Authors: Rio Sports
If this was an open audition for some of England’s fringe players to make an impression on Wayne Bennett before the World Cup quarter-final with Papua New Guinea next week, then the England coach was certainly given some food for thought as his side beat France 36-6.
It is clear there is some way to go until England produce the complete 80-minute display that Bennett wants. But the number of changes he made in the second half here, with victory assured, will have surely played a part in the drop-off in performance. Much like last week against Lebanon, a first half of promise was followed by an error-strewn display after half-time which, with a sudden-death game against the unbeaten Papua New Guinea in Melbourne days away, will leave the England coach scratching his head once again.
However, he will surely have seen enough in the first 40 minutes to believe he has the makings of a side that next weekend can reach the semi-finals, though which and how many of his rotated side he trusts remains to be seen.
There were positives, though, on an ultimately comfortable night in terms of the result – the main one being the influence and performance of the St Helens hooker, James Roby, once again. Roby, handed a first start at this World Cup with Josh Hodgson left out, did more than enough to press his claim for a starting place against PNG, though Bennett may still prefer the NRL experience that Hodgson provides.
Furthermore the England coach has an interesting quandary on his hands in regards to his half-back selection. Kevin Brown said this week that he was fully aware his first World Cup appearance, at the age of 33, could be his last but his first-half performance will, like Roby’s, have possibly persuaded Bennett of another start next weekend.
When England were at their crisp, incisive best through the opening 40 minutes, Brown was impressive - and his experience in the halves helped bring the best out of not only Luke Gale at scrum-half but also Gareth Widdop, who excelled at full-back rather than his usual position of stand-off. There are players, such as St Helens’ Jonny Lomax, who could return to the side next week, but this spine, certainly for some stages at least, produced England’s best attacking moments of the tournament.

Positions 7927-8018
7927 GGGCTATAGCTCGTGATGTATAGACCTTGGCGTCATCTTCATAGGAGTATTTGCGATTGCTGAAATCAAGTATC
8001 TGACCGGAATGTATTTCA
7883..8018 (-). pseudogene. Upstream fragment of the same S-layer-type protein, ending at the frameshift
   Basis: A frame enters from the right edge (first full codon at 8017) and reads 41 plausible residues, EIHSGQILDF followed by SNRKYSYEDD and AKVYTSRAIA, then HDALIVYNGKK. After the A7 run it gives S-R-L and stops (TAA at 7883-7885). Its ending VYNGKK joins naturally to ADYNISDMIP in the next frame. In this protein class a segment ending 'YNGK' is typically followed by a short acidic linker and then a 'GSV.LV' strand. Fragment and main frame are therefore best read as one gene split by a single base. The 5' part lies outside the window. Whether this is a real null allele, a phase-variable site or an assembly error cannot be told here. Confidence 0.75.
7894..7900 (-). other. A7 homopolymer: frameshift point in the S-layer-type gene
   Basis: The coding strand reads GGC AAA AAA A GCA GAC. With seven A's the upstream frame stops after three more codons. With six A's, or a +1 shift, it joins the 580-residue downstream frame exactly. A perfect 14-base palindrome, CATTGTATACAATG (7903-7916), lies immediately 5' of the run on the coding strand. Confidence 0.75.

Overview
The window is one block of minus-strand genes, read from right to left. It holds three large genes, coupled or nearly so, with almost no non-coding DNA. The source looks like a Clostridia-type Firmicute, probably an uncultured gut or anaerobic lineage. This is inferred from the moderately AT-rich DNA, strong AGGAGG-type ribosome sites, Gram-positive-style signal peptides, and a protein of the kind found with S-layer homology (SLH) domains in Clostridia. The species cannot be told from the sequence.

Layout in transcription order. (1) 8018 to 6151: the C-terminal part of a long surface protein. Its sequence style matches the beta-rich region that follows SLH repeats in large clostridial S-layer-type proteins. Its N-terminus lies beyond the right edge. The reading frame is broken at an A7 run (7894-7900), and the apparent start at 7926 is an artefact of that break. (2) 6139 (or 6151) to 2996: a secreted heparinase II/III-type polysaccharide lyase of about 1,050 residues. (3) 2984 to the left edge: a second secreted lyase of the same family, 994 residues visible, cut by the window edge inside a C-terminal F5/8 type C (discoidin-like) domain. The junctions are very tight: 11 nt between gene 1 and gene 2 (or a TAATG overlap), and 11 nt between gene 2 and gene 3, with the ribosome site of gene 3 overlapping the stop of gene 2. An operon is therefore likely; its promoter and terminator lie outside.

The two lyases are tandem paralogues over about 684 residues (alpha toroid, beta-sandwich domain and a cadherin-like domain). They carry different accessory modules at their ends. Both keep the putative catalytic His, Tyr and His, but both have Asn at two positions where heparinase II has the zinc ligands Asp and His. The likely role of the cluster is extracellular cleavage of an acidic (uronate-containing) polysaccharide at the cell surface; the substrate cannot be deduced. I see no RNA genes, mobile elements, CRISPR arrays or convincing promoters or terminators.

Facing a French side who, realistically, needed a minor miracle to reach the quarter-finals, England thoroughly outclassed Aurélien Cologni’s team and were out of sight by half-time. Like last week – when England were comfortably ahead at the break against Lebanon – there was an expectation that they would kick on. Again that did not materialise. That is undisputedly Bennett’s biggest frustration as things stand.The talent is there, the mind-set perhaps not so much.
It was Widdop who opened the scoring after three minutes, when a superb pass from Brown sent the St George Illawarra pivot through in what was a sign of things to come. England were superb early on, with Stefan Ratchford scoring their second try before another free-flowing move – again involving Brown and Widdop – put James Graham over.
By the time France registered their only try of the night through Ben Garcia, two more England tries via Mark Percival and John Bateman had ensured that Bennett’s side would, as many expected, confirm second place in Group A with relative ease.
Bennett would use the second half for experimental purposes, with a number of players playing in unfamiliar positions – and that clearly stunted England’s flow, with a litany of errors limiting them to only two further tries after half-time. They both came from the Huddersfield wing, Jermaine McGillvary, who now has an impressive return of 10 tries in nine games for his country.
Defensively England were again resolute and the fact they did not concede throughout the second half is perhaps the real positive of the second half for Bennett as he looks to the knockouts stages. The group stage has progressed as many expected. Selection decisions as the business end of the tournament gets under way will now be fascinating.
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